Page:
The author of this cover story, after persuing the Reply Affidavit filed by the Registrar of Supreme Court in Jaising’s petition, would like to specifically highlight here that in the Supreme Court of India till date no formal Rules have been framed providing for any specific criteria, manner of procedure, etc. for exercise of the powers under section 16(2) of the Act or even under Order IV, Rule 2 of Supreme Court Rules for conferment of senior advocate designation. Of course, certain norms have been defined by periodic Resolutions of the Full Court stipulating certain criteria for such a purpose.
When the author critically analysed list of Senior Advocates who have been designated by the Supreme Court till April 2015 i.e. until last such exercise was carried out, he observed that of all such 350-odd ones, not less than 250 have been either former Chief Justices or Judges of various High Courts in India and only 100-odd belong to the category of Advocates/Advocates-on-Record. This substantiates the fact that it is comparatively less cumbersome to attain the tag of a senior advocate in the Apex Court if an applicant has in the past adorned the elite Chair of a Chief Justice or Justice of a High Court irrespective of the period for which he/she held such office.
Here it is also being revealed for the information as well as for the record of all the readers that actually Swaraj Kaushal, husband of incumbent Union External Affairs Minister, Sushma Swaraj, continues to hold the record of being the youngest ever to be designated as Senior Advocate by the Apex Court.
“Thus, professional ability or competence and standing at the Bar, are two sides of the same coin and it is only when an advocate, in the consideration and opinion of the Supreme Court or High Court possesses both these virtues, he or she could be designated as a senior advocate and he would deserve such a distinction. If either of the two aspects is absent in an advocate, he/she would not deserve to be conferred the designation as a senior advocate” Text of Para 24 in the Affidavit filed by Nisha Bhardwaj, Registrar in the Apex Court (July 2016) in Indira Jaising v. Supreme Court of India.
Although, as earlier mentioned, there are no formal rules in the Supreme Court for designation as senior advocates, almost all High Courts across the country have framed such Rules in exercise of the power under section 16(2) of the Act and some even under provisions of the relevant High Court Act, if any.
Here the author would like to refer to a significant case of the Delhi High Court which in March 2004 framed such Rules which, inter alia, provided that an advocate desirous for designation as a senior advocate must have a gross professional income of not less than Rupees twelve lakh or net professional income of not less than Rupees 6 lakh per annum during each of the preceding two assessment years.
This income criteria was challenged by one DS Chaudhary before the Delhi High Court itself by way of a writ petition and in December 2008, a Three Judge Bench of High Court struck down such a Rule as being ultra vires of the Act (See Box).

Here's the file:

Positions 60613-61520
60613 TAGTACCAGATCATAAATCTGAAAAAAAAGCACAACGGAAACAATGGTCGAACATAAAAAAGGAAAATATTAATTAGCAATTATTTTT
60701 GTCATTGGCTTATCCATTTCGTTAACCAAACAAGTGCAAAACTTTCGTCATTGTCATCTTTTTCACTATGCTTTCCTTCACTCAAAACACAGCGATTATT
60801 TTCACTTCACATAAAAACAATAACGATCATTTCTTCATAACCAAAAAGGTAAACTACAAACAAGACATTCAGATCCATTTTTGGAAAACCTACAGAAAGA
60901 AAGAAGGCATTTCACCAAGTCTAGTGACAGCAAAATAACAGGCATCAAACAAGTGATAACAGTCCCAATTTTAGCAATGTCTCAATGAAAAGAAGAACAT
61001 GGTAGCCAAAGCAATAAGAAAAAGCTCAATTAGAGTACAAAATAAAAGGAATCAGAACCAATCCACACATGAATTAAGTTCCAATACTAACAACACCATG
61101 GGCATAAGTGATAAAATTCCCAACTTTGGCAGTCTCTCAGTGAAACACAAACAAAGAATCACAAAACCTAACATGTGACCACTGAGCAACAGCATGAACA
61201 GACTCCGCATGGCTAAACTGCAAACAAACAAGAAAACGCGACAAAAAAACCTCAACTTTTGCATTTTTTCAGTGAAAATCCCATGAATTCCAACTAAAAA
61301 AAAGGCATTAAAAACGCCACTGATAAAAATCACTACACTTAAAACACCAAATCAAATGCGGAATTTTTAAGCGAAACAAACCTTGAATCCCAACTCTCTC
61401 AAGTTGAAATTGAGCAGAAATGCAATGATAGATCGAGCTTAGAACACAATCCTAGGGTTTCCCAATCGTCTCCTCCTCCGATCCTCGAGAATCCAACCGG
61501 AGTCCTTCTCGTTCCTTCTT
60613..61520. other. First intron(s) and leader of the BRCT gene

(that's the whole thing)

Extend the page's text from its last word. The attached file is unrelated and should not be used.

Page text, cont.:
The High Court Rules were modified in December 2012 paving way for a new condition, viz. that one must furnish at least 15 judgments in the preceding three years where he has contributed to the growth of law.
But still there are many High Courts which still lay down such income criteria especially the neighbouring Punjab and Haryana High Court at Chandigarh where since August 2010 such gross income limit has been prescribed as Rupees15 lakh per annum in last two years and Rupees10 lakh in preceding three years.
Also of late there have been rampant allegations of alleged favouritism and nepotism adopted in such designation by certain High Courts. The cases of Karnataka and Kerala High Courts reached the Apex Court recently but unfortunately as such power is exercised administratively by the High Courts, there is very limited scope left for the Supreme Court’s interference until and unless there is gross violation of principles of natural justice or otherwise apparently.
Although, till date, the Supreme Court is yet to explicitly interpret Section 16 of the Act, in certain cases it has commented on the nature and conduct of senior advocates.
In August 2012 in a judgment authored by the then Supreme Court Judge Aftab Alam in the infamous Ajmal Amir Kasab’s criminal appeal (Mumbai 26/11) case, the Court heaped due praise on both the senior advocates representing prosecution as well as the appellant, viz. Gopal Subramaniam as well as Raju Ramachandran with the Court even directing the Maharashtra Government to pay a sum of Rupees 11 lakh to the latter as token remuneration for his valuable assistance to the Court and for taking over the onerous responsibility to defend Kasab, especially at a time when the whole country was baying for his blood.
On the contrary, in May 2014, in another high profile case involving Sahara Group’s beleaguered Chairman, Subrata Roy Sahara, the Supreme Court had an occasion to rather pull up the tendency of certain senior advocates so as to hurl insinuations along with allegations of bias upon the adjudicating Bench before whom they are arguing. The Court even termed such conduct as “terrible professional mistake” on the part of senior advocates. Noteworthy that in the ibid case an unprecedented five senior counsels and that too of eminence, viz. Ram Jethmalani, Rajeev Dhawan, Rakesh Dwivedi, S Ganesh and Ravi Shankar Prasad, signed and approved/settled the petition on behalf of Sahara Shri.
Finally, with both the Supreme Court and the Delhi High Court being currently seized of the matter regarding designation of senior advocates, albeit on different aspects, it is highly hoped that fresh proposition(s) would surely be laid down. As far as the issue regarding constitutional validity with respect to categorization of advocates into two classes is concerned, with due respect to the Delhi High Court, it is imperative that the Apex Court straightaway adjudicates this issue so that the same attains finality both expeditiously as well as once and for all.